I understood you to say buying Vanguard Total Stock & Total Bond will allow for regular re-balancing by selling the excess of one to adjust the deficit of the other.
Then I understood you to say a balanced fund such as Vanguard Balanced Index Fund (about 60/40 stocks/bonds) would not allow you to re-balance, because they are in one fund. But in the sales pitch for their Balanced Index Fund they claim to "maintain a fixed asset mix regardless of market conditions".
So here's the question: How can they do that without a sort of continuous re-balancing?? Else the one portion would get out of whack with respect to the other if for example, bonds stay flat and stocks soar.
If I like 60/40, wouldn't that get the job done, and raise indolence to a new high?
----B. H., Dallas (by e-mail)
A. Yes, Vanguard Balanced Index Fund will allow you to take indolence to the Next Level because Vanguard maintains a constant 60/40 mix that is common with many pension funds. It's also about midway between the 50/50 Couch Potato and the 75/25 Couch Potato portfolios that I report on regularly.
Investors who are in accumulation mode--- still saving and growing their nest egg--- are good candidates for Vanguard Balanced Index Fund because it simplifies the entire process of investment. It still gives them very good odds for long-term performance that beats most of the competition. Over the last 5 and 10 years, for instance, Vanguard Balanced Index has done better than 75 percent of its competitors.
Investors who are in distribution mode--- no longer saving and taking regular distributions from their nest egg--- may be better off with a two-fund Couch Potato portfolio. There are two reasons for this.
First, by having one fund for equities and another for fixed income, retirees who need to make an emergency withdrawal can make their withdrawals from the fixed income fund. So they won't be selling equities when stocks are down.
Second, retirees can reduce interest rate risk even further by substituting a "ladder" of safe Treasury securities for the fixed income mutual fund. If they build a 5-year ladder, for instance, it will be composed of 5-year Treasury securities that mature in 1, 2, 3, 4, and 5 years. They get the yield of a 5-year security but their average maturity is only 2 to 3 years. And if there is an emergency need for money, they can always sell the security with the shortest maturity. This, again, will reduce interest rate risk.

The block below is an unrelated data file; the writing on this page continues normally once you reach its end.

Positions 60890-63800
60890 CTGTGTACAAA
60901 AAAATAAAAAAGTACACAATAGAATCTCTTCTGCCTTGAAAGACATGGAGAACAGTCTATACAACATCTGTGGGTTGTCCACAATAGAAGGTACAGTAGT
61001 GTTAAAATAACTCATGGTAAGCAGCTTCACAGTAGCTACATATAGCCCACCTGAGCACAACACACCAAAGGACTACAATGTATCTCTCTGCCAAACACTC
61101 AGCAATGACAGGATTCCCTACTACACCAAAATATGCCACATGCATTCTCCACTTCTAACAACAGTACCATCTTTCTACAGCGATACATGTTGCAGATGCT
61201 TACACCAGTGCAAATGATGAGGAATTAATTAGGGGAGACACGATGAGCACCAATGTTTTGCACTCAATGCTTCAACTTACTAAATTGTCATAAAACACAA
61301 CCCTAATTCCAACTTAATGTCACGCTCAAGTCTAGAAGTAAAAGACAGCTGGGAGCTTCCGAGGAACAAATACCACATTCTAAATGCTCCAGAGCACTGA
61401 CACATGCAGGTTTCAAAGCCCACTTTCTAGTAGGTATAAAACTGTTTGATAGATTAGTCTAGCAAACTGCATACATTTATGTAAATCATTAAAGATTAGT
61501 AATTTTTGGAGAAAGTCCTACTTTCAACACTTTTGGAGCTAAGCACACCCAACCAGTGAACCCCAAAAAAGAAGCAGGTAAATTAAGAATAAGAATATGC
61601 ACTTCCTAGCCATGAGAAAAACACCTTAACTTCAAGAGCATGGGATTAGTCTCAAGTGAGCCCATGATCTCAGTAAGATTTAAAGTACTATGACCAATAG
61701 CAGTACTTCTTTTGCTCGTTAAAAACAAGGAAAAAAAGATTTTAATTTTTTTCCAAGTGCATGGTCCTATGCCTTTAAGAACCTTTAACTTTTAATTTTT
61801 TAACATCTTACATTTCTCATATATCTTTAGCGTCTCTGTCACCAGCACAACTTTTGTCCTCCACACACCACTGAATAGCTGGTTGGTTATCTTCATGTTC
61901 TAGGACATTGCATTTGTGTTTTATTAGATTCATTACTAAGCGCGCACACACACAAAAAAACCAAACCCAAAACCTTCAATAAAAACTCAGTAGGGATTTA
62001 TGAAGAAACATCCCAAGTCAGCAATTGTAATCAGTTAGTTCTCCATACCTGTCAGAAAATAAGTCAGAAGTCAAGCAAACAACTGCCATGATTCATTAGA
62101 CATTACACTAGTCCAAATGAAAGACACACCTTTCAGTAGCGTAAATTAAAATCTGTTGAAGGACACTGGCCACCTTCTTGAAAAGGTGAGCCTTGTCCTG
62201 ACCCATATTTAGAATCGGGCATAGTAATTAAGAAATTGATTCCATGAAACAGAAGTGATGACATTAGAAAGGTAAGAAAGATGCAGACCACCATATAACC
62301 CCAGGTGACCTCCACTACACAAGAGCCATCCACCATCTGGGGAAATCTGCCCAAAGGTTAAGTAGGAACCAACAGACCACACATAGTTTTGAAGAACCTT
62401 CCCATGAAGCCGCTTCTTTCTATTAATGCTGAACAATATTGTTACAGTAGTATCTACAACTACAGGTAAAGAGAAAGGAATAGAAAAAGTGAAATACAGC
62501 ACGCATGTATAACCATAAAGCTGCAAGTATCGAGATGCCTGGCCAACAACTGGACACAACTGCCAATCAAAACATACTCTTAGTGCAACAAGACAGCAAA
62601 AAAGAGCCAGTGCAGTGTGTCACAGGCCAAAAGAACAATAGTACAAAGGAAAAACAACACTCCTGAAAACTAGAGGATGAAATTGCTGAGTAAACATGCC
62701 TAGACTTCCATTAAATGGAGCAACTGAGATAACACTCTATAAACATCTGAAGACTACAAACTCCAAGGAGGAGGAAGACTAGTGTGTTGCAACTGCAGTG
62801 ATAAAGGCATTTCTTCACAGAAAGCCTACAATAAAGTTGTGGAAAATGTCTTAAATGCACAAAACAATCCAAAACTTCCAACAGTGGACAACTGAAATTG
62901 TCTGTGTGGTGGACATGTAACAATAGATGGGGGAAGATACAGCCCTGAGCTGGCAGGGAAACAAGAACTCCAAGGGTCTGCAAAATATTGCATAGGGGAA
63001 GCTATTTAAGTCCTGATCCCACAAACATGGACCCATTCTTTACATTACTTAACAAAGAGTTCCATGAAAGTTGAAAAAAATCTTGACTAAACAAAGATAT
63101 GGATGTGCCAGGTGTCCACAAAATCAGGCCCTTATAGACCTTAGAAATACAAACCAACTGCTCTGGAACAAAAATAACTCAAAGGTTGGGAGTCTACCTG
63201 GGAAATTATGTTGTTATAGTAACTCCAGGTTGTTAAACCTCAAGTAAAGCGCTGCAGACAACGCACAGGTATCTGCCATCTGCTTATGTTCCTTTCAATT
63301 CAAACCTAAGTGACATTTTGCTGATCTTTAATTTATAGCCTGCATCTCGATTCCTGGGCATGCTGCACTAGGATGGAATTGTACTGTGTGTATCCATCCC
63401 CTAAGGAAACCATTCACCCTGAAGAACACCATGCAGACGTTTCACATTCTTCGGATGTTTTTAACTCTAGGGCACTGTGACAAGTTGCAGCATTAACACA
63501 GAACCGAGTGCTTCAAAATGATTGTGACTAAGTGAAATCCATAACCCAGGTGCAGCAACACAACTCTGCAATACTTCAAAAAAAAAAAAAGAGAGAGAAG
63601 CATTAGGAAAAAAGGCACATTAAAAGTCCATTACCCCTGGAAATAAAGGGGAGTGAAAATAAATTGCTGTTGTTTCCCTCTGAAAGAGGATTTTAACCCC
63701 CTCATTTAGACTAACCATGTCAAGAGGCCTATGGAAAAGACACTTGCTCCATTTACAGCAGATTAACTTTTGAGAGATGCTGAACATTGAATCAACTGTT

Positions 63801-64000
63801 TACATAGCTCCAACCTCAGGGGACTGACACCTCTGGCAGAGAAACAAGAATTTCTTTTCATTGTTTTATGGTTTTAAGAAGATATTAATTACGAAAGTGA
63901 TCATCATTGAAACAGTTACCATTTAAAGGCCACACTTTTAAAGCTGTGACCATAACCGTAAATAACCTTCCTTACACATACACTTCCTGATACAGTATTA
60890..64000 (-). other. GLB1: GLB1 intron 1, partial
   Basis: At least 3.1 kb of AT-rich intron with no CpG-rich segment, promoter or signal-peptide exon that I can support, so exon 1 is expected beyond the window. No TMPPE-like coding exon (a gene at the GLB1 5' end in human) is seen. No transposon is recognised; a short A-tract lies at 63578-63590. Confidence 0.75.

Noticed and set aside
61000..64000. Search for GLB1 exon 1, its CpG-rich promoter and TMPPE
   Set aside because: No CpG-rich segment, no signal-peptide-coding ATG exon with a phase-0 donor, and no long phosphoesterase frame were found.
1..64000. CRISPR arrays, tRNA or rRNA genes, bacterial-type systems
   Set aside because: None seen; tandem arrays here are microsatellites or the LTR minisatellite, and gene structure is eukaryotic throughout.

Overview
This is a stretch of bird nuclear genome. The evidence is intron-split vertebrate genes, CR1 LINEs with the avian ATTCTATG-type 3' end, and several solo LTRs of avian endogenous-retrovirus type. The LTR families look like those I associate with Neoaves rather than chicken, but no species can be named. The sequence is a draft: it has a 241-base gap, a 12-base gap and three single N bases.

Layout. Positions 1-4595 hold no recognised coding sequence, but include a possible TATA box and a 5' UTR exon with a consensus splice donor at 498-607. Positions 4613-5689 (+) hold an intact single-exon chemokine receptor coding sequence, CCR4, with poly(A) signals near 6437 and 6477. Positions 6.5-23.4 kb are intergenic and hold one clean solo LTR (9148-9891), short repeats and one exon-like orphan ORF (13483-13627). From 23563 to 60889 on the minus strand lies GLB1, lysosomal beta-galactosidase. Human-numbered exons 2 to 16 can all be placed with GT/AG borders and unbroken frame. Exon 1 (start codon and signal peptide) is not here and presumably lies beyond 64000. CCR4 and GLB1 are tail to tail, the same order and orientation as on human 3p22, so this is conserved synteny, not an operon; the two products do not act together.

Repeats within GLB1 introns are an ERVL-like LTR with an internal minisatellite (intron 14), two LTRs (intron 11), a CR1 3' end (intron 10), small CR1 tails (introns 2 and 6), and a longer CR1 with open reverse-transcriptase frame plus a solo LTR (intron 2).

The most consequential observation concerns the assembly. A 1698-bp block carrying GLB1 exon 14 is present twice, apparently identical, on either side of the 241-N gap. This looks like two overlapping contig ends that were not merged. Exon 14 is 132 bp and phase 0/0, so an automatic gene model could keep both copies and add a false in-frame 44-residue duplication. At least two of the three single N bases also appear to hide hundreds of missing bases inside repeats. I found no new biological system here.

Q. We are in the process of "down-sizing" our house. I lost my job in January and my wife has taken a pay cut. I am 56. My wife is 51. We have about $900,000 in financial assets (401k's, IRAs, mutual funds) and our income is about $76,000 without touching the money in the market.
Renting, or buying, up to about $200,000 are our housing choices. If we buy, we are considering financing 80 percent of the value. Your thoughts? We hope to unlock about $350,000 of home equity. We hope to retire in 5 to 10 years.
---J.O., Irving, TX (by e-mail)
A. You've picked the right price for the new house: it fits with your current income. I suggest that you buy--- with one major caveat. If you assume a 5 percent mortgage for 30 years (it could be a 5/1 or other type loan) your mortgage, tax, and insurance bill will be about $1,300 a month. In the Dallas area you'll probably get more space and amenity from a $200,000 purchase than in a rental. You'll also have some modest tax savings. (Check the online calculator on my website to see how much and for how long.)
The caveat is that renting will be better if (1) a new job could mean an immediate move or (2) you don't buy the house with the intention of staying for at least five or six years. You need to like the house as your home rather than viewing it as a "stop-gap" event.
Buying and selling houses is expensive.
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